What U. President Taylor Randall hopes to learn about the Great Salt Lake
University of Utah president sees an opportunity for the state’s colleges and universities to work together
With the picturesque Farmington Bay as a backdrop, state legislative leaders, the president of the state’s flagship university, academics, scientists and advocates shared ideas about the next steps to protect the imperiled Great Salt Lake.
House Speaker Brad Wilson said preserving the lake is personal because he’s lived near it and recreated on it his entire life.
As a legislative leader, he feels even greater urgency to preserve the lake, which is shrinking, having reached its historic low last year. The drought-challenged lake has significant health, ecological and economic implications for the state of Utah, he said.
This article is published through the Great Salt Lake Collaborative, a solutions journalism initiative that partners news, education and media organizations to help inform people about the plight of the Great Salt Lake — and what can be done to make a difference before it is too late. Read all of our stories at greatsaltlakenews.org.
Earlier this year, state lawmakers passed bills to help lake flow, including new access to water rights, more secondary metering to better understand how water is currently being used, and appropriated tens of millions of dollars for the Great Salt Lake habitat restoration alone.
But Wilson and Senate President Stuart Adams, R-Layton, acknowledge there is more to be done.
“If you were me, what would you do to make sure that we’re ready for the next general session, with the right policies, the right budget priorities? What would that process look like?” Wilson, R-Kaysville, asked attendees of a collaboration luncheon at the Eccles Wildlife Education Center.
The lunch and conversation was part of University of Utah President Taylor Randall’s north-to-south bus tour of the state this summer. He launched the first leg of the tour in northern Utah. Other legs of the tour include southern Utah, Utah County, Tooele County and eastern Utah.
One of the tour’s objectives is to highlight the U.’s partnerships and collaborations with other state colleges and universities in an effort to redefine and recommit to the university’s unique role in Utah, university officials said.
Preserving, restoring and protecting the Great Salt Lake is a prime example of where collaborations among the state’s institutions of higher education could help better define the parameters of the challenge and evaluating possible solutions.
“As we discussed this issue, it is so complex. It turns out you need a set of different experts to come together, and we certainly have a lot of them at the University of Utah” but they’re not all at the U., he said in an interview following the lunch.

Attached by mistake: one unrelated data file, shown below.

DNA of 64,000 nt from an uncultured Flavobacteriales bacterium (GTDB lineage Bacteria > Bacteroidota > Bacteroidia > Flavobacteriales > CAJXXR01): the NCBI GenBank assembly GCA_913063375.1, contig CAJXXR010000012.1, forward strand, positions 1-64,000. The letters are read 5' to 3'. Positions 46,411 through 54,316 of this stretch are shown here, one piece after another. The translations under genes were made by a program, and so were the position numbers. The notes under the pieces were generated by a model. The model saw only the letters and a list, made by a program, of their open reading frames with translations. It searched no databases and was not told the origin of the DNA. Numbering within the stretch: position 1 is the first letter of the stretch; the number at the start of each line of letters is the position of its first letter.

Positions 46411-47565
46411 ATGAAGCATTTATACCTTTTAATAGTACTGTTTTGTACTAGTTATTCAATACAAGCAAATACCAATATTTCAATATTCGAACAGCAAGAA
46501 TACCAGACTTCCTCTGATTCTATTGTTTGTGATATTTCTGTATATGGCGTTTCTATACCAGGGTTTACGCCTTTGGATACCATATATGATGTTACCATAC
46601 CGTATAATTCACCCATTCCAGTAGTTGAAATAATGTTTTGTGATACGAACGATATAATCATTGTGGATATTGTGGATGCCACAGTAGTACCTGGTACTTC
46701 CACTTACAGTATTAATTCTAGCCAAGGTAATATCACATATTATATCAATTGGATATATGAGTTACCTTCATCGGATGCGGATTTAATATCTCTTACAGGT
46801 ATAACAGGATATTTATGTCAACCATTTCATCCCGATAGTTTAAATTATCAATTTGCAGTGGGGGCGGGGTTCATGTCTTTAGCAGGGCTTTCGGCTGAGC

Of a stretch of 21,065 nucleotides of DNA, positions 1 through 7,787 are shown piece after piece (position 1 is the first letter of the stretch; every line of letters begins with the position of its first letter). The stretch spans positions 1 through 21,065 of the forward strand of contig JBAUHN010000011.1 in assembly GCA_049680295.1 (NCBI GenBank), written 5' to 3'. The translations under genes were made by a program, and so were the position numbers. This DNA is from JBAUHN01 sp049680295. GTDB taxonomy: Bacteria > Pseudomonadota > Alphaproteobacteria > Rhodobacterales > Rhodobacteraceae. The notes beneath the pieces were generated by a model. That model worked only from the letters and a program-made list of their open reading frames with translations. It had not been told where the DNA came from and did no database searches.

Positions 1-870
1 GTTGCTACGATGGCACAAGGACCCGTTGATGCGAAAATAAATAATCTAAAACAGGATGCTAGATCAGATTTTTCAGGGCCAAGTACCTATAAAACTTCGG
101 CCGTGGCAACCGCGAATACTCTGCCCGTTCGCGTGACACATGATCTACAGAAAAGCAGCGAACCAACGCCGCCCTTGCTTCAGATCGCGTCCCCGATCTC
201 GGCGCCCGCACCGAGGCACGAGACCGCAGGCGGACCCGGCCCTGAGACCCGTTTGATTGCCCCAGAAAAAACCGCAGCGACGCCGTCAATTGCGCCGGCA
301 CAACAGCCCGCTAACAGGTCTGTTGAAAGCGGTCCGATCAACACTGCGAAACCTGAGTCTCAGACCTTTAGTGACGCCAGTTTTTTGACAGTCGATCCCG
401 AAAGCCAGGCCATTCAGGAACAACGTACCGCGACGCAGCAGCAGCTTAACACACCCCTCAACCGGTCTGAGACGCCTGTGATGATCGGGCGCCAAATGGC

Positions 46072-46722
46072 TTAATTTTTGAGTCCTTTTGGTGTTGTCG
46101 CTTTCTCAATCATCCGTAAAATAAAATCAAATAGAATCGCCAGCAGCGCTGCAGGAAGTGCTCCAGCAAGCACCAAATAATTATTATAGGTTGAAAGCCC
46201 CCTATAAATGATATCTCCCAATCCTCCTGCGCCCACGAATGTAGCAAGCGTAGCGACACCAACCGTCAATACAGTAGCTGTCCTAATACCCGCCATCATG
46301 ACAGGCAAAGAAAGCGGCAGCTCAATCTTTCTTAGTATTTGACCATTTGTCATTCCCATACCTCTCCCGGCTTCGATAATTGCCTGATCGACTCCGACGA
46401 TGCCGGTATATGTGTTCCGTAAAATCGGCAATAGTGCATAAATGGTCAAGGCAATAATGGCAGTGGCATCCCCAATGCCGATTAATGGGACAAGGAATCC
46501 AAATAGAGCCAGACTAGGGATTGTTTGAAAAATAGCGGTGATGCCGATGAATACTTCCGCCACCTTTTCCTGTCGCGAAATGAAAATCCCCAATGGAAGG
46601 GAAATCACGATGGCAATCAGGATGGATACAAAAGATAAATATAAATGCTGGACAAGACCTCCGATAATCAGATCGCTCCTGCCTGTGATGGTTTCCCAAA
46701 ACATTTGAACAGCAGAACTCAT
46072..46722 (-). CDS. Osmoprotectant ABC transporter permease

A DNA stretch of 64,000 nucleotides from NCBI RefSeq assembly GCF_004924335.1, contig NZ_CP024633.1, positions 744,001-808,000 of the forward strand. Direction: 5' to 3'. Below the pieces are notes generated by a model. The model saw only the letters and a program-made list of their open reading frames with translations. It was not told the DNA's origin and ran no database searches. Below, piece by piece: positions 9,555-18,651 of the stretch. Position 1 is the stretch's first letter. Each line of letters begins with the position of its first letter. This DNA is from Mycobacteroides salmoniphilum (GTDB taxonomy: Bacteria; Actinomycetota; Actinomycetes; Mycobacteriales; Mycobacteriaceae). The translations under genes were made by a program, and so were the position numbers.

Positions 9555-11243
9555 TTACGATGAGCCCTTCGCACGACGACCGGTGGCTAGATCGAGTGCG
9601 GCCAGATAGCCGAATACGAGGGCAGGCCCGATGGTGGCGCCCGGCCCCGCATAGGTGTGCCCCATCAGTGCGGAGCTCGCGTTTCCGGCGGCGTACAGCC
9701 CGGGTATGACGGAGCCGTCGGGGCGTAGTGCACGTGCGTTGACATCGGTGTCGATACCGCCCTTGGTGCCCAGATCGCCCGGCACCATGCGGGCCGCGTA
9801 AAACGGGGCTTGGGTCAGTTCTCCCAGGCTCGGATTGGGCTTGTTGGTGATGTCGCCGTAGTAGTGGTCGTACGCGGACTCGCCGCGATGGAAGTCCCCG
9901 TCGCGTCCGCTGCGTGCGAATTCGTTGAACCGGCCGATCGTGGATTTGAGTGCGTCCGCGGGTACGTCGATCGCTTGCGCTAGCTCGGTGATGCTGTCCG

“They really do lie in different institutions in the state. So our idea is that this is one of the great collaborative efforts. We can take the complexity of the problem of experts in each field in each dimension of the problem, but then they’ll be able to see the whole picture together, perhaps for the first time. And then hopefully, you’ll come up with something that works for Utah and the policymakers,” he said.
Thursday’s tour, which started in Logan and also included stops in Roy and Ogden, culminated with an alumni dinner at the Union Grill.
Rep. Ray Ward, R-Bountiful, said lawmakers need precise data points that help them describe to constituents the Great Salt Lake’s condition and how much water is needed to save it.
Jack Ray, president of the Utah Waterfowl Association and chairman of the Great Salt Lake Alliance, said there are two ways to approach policymaking with respect to the lake.
“One is, you try to get people to conserve water and hope at the end of the day there’s going to be enough flowing out to the lake to make things all right,” he said.
The other option is to dedicate enough water to the lake, which means Utahns would learn to manage with the remaining water not allocated to the lake.
Ray said there’s a template for doing this. In the late 1800s and early 1900s, the state undertook an initiative to protect the marsh habitat and recreational opportunities along the east shore of the lake.
The lasting legacy of those efforts is a “beautiful, basically a necklace, around the eastern shore of the lake,” he said.
“Maybe that’s what we need to do with water and then we’re not worried so much about endless population growth. We’ve set aside this amount of water and we know we’ve got it and that answers some of the questions,” he said.
Several participants said educating the public and Utah students about the lake and the need to conserve water was also important.
Rep. Timothy Hawkes, R-Centerville, said after a large brown spot formed on his lawn last summer, he posted a sign in his yard that said “Drought Proud.”
This year as he has driven around his neighborhood, he’s observed that almost every lawn has a brown spot, as people have embraced the idea that it’s OK that their lawns aren’t green.
“The social expectation flipped just that quickly,” he said.